I just replied "Safer than in a city.  It reminds me of when I was a kid"
"Well I have my pepper spray just in case"

I laughed so hard inside and wanted to know where she was from that the wilderness at night scared her.  But she was far ahead now and I didn't want to shout in the middle of the night.

A little while later, a van pulled up beside me.  It was a race official.  She asked if I could use some company.  So for the next hour I trucked on while chatting with a very nice lady about all the races we each had done.  We approached a farm house around 1.15am and there was a couple at the end of the driveway clapping and cheering for me.  I asked them what team they were there to cheer for. They told me that they lived there and cheer for every team, every year.  I thanked them and made a mental note to write about them in this blog.  It was 1.15am. they should have been in bed, but instead they were out cheering on strangers.  It was one of the best moments of the entire race. 1 mile to go.  I knew better. Those signs are liars!



After that leg, I crawled into the back seat of the 'van' and slept. I woke up about sunrise during another runners exchange.  I needed to stretch.  My legs were extremely stiff and sleeping in the back seat did not help.  My next leg was only 2.7 miles long.  I was still dreading it.  But, I was tired and told Dave (the runner who was driving at the time) the wrong exchange number (not on purpose).  Sean called us and asked up where we were.  I apologized and Sean said "Well it's just about 5k.  I'll go ahead and run it for you."  Sean's next leg was 3 miles, so I agreed to run that one for him in exchange.

So then I was up for leg 26 (Sean's leg).  It was 3.0 miles long, then I had my leg (27) at 2.4 miles long.  I stared out running but this leg has a pretty good incline and I soon lost steam.  It was though the downtown of Oak Harbor and I had to wait for traffic lights and run on sidewalks.  Not ideal.  When I got to the exchange I thought to myself  "This is halfway."  Then I saw Dave running towards me.  He asked me if I wanted Sean to do my 2.4 mile leg.  They all knew I was not doing well.  I told him only if Sean waned to.  I could do it, but could use the rest.  Sean said he wanted to do it and that in the end, it would not have added too much to his total mileage. So I let Sean do leg 27.



Finally! Leg 33!  My last leg. One last 6.8 mile run and I was done with this horrible, horrible race.  Leg 33 was labeled at "very hard" and was very hilly.  It was all though a wooded area so it was not out in the sun.  I told myself I would walk the uphills and run the downhills.  I did not need to conserve any strength for any future legs, but had very little to begin with on this leg.  So, I walked up the hills and ran down them.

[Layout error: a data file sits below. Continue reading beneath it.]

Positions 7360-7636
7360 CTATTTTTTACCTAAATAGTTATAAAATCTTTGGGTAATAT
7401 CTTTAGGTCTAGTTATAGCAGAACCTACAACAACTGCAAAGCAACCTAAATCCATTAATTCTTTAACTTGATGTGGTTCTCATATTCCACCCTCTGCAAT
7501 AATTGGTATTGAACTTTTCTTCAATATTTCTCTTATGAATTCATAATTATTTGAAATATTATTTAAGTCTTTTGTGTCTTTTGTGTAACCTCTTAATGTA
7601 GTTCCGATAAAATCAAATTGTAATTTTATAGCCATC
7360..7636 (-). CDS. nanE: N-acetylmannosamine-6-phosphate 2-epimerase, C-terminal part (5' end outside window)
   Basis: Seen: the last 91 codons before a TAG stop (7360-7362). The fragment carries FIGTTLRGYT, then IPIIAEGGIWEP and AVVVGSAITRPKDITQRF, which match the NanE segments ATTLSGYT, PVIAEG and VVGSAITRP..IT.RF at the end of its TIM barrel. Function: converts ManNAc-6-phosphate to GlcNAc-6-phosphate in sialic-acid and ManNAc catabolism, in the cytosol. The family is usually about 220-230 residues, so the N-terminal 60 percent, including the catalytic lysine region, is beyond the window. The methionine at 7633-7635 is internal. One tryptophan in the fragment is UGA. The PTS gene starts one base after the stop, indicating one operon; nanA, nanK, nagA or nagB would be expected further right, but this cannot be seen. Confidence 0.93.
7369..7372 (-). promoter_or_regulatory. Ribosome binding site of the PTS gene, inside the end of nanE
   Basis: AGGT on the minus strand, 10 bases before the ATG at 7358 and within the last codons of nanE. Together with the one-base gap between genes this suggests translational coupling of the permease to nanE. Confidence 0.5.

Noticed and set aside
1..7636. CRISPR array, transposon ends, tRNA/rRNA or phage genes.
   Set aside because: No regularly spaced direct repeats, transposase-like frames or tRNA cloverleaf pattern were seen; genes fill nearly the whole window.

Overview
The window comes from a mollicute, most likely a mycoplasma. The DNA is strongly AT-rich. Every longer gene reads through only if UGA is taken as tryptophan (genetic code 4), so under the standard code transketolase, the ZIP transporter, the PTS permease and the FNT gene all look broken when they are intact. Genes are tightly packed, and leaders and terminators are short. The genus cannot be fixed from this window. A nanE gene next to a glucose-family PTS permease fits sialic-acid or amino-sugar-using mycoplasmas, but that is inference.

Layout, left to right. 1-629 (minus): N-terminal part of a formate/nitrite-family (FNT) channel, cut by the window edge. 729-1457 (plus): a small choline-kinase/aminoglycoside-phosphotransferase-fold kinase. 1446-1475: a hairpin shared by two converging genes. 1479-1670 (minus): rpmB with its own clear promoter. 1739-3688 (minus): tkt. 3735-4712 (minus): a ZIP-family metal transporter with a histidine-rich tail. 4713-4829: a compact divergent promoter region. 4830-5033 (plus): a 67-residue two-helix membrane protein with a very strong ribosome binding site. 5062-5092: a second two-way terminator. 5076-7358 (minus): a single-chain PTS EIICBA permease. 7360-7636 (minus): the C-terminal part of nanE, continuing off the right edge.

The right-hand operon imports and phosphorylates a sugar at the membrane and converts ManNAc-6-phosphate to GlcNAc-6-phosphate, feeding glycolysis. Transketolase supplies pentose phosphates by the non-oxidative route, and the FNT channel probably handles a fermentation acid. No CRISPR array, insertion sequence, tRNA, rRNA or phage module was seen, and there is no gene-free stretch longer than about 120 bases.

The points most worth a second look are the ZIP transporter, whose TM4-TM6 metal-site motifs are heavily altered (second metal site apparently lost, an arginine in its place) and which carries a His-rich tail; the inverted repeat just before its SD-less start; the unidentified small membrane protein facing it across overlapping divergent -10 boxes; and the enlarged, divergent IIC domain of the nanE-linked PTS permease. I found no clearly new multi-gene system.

When I run, I do not heal strike.  I run on the balls of my feet, but as I get tired it slowly slips into a mid-foot strike.  When running the down-hills, I noticed that I was heel striking.  It didn't matter.  I had to finish.  If heel striking was all I could do, then that was all I could do.  Suddenly, a man passed me and said,

"I never told anyone about Bon Jovi"  I laughed and continued running.

Toward the end of the leg, it was all down hill.  I am talking at least a 45 degree grade for about 1.2 miles.  I sprinted them.  As I was coming down one of the hills, I saw the spotter.  This person radios ahead to the exchange to let them know what team is approaching the exchange. I kept sprinting down the hill.  I saw Alanna for brief moment.  She saw me, realized I was coming in fast, and went back to warn Tara that I was almost there.  I beat Tara to the exchange, but it didn't matter.  I was done!  About 31 miles over the course of 2 days and one night and I was spent. This was the only time that the '1 mile to go' signs had been accurate.




We had to hurry to the next exchange because it was a bit of a drive and Tara did not have far to run (and she is fast).  Once we got there I noticed it was a harbor (Holmes Harbor).  I took my shoes off and waded about knee deep in the freezing cold water.  It felt amazing!!!

A few legs and exchanges later, we got to the finish line.  We all hobbled our way to the line up to meet Dave so we could all cross together.  After we crossed, we got our medals.  Sean said it best when he said "I've never had to work so hard for a medal."  We got some team photos, some swag, some merchandise, then it was off to pizza and beer!!!!



Finish time: 31:49:11
14th in our Ultra Division
29th overall Ultra Team

During dinner, all we could talk about was "Well if we do it again we should ...."  Or "Oh that is something to keep in mind in case we do this again!"  Here we were. In pain. Barely able to move, and all we could talk about was the possibility of doing it again.  These are my type of runners.  Not only are they all TNT alum (with causes of their own), not only are they a blast to be around (even in a smelly van for 2 days and a night), they are the kind of people who see a challenge and want to do it. Over and over.

My kind of people.



Despite the pain.  Despite the agony.  Despite the underestimation.  It was a great weekend and I look forward to doing it again.

Next up.... Disneyland Dumbo Dare. 10k on Saturday, Half on Sunday.